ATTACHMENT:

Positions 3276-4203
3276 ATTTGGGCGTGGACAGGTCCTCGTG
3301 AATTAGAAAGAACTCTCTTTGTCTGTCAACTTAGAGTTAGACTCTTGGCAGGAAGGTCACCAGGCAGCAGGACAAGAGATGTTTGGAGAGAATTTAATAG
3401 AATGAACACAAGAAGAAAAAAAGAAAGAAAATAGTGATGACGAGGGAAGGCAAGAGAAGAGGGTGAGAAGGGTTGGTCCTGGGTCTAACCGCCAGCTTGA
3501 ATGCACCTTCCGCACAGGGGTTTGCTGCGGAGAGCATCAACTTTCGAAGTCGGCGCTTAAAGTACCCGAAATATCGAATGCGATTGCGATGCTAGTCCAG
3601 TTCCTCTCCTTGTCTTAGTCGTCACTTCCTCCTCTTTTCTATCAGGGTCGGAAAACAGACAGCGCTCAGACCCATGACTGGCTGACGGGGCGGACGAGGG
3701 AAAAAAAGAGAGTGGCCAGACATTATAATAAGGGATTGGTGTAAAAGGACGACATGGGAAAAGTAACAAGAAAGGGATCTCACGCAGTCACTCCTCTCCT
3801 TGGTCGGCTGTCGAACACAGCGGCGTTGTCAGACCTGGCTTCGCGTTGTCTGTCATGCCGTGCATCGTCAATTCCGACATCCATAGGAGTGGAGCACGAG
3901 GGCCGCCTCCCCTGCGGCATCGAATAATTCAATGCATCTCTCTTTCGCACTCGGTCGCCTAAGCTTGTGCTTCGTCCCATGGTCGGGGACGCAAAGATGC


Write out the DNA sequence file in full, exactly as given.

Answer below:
Positions 3276-4203
3276 ATTTGGGCGTGGACAGGTCCTCGTG
3301 AATTAGAAAGAACTCTCTTTGTCTGTCAACTTAGAGTTAGACTCTTGGCAGGAAGGTCACCAGGCAGCAGGACAAGAGATGTTTGGAGAGAATTTAATAG
3401 AATGAACACAAGAAGAAAAAAAGAAAGAAAATAGTGATGACGAGGGAAGGCAAGAGAAGAGGGTGAGAAGGGTTGGTCCTGGGTCTAACCGCCAGCTTGA
3501 ATGCACCTTCCGCACAGGGGTTTGCTGCGGAGAGCATCAACTTTCGAAGTCGGCGCTTAAAGTACCCGAAATATCGAATGCGATTGCGATGCTAGTCCAG
3601 TTCCTCTCCTTGTCTTAGTCGTCACTTCCTCCTCTTTTCTATCAGGGTCGGAAAACAGACAGCGCTCAGACCCATGACTGGCTGACGGGGCGGACGAGGG
3701 AAAAAAAGAGAGTGGCCAGACATTATAATAAGGGATTGGTGTAAAAGGACGACATGGGAAAAGTAACAAGAAAGGGATCTCACGCAGTCACTCCTCTCCT
3801 TGGTCGGCTGTCGAACACAGCGGCGTTGTCAGACCTGGCTTCGCGTTGTCTGTCATGCCGTGCATCGTCAATTCCGACATCCATAGGAGTGGAGCACGAG
3901 GGCCGCCTCCCCTGCGGCATCGAATAATTCAATGCATCTCTCTTTCGCACTCGGTCGCCTAAGCTTGTGCTTCGTCCCATGGTCGGGGACGCAAAGATGC